“‘I know your works, your toil and your patient endurance, and how you cannot bear with those who are evil, but have tested those who call themselves apostles and are not, and found them to be false. I know you are enduring patiently and bearing up for my name’s sake, and you have not grown weary. But I have this against you, that you have abandoned the love you had at first. Remember therefore from where you have fallen; repent, and do the works you did at first. If not, I will come to you and remove your lampstand from its place, unless you repent. Yet this you have: you hate the works of the Nicolaitans, which I also hate. He who has an ear, let him hear what the Spirit says to the churches. To the one who conquers I will grant to eat of the tree of life, which is in the paradise of God.’


A Person’s a Person (The Sanctity of Human Life)

What does it mean to be pro-life? Expanding the conversation

January 20, 2019
Glynwood Baptist Church, Prattville, AL
James Jackson, Lead Pastor

Text: Psalm 139:13-16; Matthew 25:31-46

Click Here for Manuscript: a person’s a person manuscript

In this sermon, I tried to get people to think about more than just abortion when they think about being pro-life. And more than that, to think about what it means to be Christian and biblical before they are political. I would love to get your feedback. Thank you for checking it out.

Here’s a link to Daniel Darlings’s book, The Dignity Revolution, which was a major resource for this sermon.

Exiles #8: Basic Instructions Before Leaving Earth

Some things you need to know before the world ends…

August 27, 2018

Glynwood Baptist Church, Prattville, AL

James Jackson, Lead Pastor

Text: 1 Peter 4:1-13

Click here for sermon manuscript: 8. Basic Instructions Before Leaving Earth

Review of “Messy Grace” by Caleb Kaltenbach

Messy Grace: How a Pastor with Gay Parents Learned to Love Others Without Sacrificing Conviction by Caleb Kaltenbach

My rating: 3 of 5 stars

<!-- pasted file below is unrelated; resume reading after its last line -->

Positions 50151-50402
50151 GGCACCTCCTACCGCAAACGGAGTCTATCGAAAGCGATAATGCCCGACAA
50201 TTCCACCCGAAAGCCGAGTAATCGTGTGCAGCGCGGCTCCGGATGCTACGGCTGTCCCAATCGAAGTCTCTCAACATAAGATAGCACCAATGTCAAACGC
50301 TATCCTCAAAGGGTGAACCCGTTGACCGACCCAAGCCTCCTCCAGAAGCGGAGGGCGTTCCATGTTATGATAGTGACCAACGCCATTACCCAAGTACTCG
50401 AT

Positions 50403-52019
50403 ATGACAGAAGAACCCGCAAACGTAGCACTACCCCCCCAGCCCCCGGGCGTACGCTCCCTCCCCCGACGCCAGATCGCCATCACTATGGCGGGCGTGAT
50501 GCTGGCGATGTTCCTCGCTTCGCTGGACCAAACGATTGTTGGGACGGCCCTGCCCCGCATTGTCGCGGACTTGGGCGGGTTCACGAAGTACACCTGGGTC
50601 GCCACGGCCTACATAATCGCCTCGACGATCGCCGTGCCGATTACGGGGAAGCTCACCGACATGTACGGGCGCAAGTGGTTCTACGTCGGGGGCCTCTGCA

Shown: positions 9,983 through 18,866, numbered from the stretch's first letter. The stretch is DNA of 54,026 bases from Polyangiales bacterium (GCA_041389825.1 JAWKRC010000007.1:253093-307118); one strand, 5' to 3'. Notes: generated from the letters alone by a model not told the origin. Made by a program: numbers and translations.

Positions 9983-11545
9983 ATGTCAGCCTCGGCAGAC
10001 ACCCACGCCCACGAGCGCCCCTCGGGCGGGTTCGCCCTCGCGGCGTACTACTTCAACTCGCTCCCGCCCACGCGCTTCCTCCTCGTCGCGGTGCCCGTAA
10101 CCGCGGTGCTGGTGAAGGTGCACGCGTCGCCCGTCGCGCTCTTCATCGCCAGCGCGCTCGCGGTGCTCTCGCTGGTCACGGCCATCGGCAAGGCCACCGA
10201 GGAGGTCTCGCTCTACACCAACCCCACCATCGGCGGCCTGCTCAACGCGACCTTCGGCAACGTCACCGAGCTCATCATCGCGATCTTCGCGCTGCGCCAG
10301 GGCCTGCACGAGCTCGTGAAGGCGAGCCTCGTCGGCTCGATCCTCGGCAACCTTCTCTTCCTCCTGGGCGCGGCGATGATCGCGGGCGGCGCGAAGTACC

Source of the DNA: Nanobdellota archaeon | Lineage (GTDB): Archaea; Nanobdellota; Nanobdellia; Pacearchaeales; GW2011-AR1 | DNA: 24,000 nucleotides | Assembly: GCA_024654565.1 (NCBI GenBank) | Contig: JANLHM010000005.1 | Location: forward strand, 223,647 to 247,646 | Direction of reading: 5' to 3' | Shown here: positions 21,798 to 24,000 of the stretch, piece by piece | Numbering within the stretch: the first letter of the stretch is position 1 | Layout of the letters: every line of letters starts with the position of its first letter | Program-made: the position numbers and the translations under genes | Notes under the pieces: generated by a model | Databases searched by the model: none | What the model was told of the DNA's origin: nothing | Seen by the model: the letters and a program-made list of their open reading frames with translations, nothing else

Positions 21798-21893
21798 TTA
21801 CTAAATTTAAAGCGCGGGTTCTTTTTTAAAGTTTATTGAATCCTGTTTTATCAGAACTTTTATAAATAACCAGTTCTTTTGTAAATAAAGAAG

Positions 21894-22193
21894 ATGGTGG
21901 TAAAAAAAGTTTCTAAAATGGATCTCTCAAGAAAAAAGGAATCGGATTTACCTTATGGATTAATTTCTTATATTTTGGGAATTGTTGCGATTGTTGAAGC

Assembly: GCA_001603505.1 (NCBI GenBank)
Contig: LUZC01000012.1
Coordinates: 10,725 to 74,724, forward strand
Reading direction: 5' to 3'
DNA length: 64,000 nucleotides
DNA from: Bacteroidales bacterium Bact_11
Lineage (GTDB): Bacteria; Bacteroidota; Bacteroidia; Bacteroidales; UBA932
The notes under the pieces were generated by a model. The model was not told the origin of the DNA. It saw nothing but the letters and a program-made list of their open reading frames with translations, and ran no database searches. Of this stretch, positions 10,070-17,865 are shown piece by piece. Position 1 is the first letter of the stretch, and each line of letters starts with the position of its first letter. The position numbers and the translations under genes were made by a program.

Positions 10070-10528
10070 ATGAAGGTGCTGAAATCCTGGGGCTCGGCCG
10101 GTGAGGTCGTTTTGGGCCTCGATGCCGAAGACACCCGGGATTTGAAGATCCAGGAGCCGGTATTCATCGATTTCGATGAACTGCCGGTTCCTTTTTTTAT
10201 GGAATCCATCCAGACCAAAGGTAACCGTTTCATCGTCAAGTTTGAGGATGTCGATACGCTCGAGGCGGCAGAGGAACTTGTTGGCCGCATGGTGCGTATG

This was a challenging book for me as a conservative pastor. I appreciate Caleb’s story, and I am thankful for his testimony. And it isn’t that I have a problem with loving members of the LGBT community without sacrificing conviction. It’s that I haven’t figured out how to do it yet in a way that they will believe I am actually loving them.

I know all about “hate the sin, love the sinner.” Let’s not go there, because most of my gay friends have a hard time believing I love them if I call who they are a sin. Sexuality is so wrapped up in identity that they literally cannot hear me say, “I love you, but I don’t love what you are doing.” Caleb does a better job with this than anyone I’ve read who takes the Bible at face value (without trying to make the argument that the Bible doesn’t really mean what we’ve translated it to mean when it condemns same sex behavior). In fairness to the author, that is beyond the scope of his book. He is simply telling his story, and its a story conservatives need to hear. But we have to figure out how to engage in compassionate dialogue when we disagree on whether or not something is a sin. For me, it’s like trying to have a conversation with someone who is absolutely convinced their gossiping is really just sharing prayer requests, or that their bigotry is really just a desire to preserve their southern heritage. I can love them, I can accept them, I can plead with them to change their minds, but if they don’t see as sinful what I believe the Bible calls sinful, we get to the end of our conversation very quickly.

And when we are talking about someone’s sexuality, it becomes an attack on a whole different level. Calling out gossiping or bigotry is calling out behavior. Calling out homosexuality, from the perspective of the gay or lesbian, is calling out identity.

The most helpful line in Caleb’s book is that “God doesn’t call us to make gay people straight. He calls us to help lost people be found by Jesus.” Everything else is up to the sanctifying work of Christ. My prayer is that our churches will give all sinners a refuge and a haven for that sanctifying work to be done. And I fear the door won’t be open (or even if it is, that members of the LGBT community will never walk through it) if we don’t agree on what is sin and what isn’t.